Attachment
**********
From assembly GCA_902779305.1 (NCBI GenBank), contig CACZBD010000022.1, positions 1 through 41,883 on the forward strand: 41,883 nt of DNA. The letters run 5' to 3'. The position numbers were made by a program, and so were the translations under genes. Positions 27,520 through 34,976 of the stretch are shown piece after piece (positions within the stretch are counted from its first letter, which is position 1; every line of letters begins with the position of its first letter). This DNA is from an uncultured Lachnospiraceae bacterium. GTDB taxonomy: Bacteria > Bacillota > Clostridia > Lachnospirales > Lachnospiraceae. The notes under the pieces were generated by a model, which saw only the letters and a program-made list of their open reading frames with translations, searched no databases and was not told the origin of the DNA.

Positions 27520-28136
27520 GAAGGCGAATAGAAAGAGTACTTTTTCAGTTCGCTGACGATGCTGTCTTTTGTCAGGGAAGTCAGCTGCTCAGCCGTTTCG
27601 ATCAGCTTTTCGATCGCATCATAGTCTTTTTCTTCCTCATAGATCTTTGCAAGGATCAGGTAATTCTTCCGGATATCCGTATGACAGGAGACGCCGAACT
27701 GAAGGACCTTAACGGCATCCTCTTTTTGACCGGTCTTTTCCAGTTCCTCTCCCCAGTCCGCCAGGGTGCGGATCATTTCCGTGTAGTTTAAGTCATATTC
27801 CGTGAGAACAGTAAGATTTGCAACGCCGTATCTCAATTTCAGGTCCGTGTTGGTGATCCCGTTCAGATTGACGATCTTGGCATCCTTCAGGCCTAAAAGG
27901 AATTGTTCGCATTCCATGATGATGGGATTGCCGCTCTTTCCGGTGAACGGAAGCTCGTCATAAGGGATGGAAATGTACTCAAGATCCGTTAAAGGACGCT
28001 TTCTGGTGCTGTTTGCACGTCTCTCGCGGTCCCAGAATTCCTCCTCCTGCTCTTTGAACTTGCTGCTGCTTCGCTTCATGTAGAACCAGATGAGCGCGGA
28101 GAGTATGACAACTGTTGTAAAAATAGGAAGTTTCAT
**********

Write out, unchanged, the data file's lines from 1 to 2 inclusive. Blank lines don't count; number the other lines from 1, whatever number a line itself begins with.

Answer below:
From assembly GCA_902779305.1 (NCBI GenBank), contig CACZBD010000022.1, positions 1 through 41,883 on the forward strand: 41,883 nt of DNA. The letters run 5' to 3'. The position numbers were made by a program, and so were the translations under genes. Positions 27,520 through 34,976 of the stretch are shown piece after piece (positions within the stretch are counted from its first letter, which is position 1; every line of letters begins with the position of its first letter). This DNA is from an uncultured Lachnospiraceae bacterium. GTDB taxonomy: Bacteria > Bacillota > Clostridia > Lachnospirales > Lachnospiraceae. The notes under the pieces were generated by a model, which saw only the letters and a program-made list of their open reading frames with translations, searched no databases and was not told the origin of the DNA.

Positions 27520-28136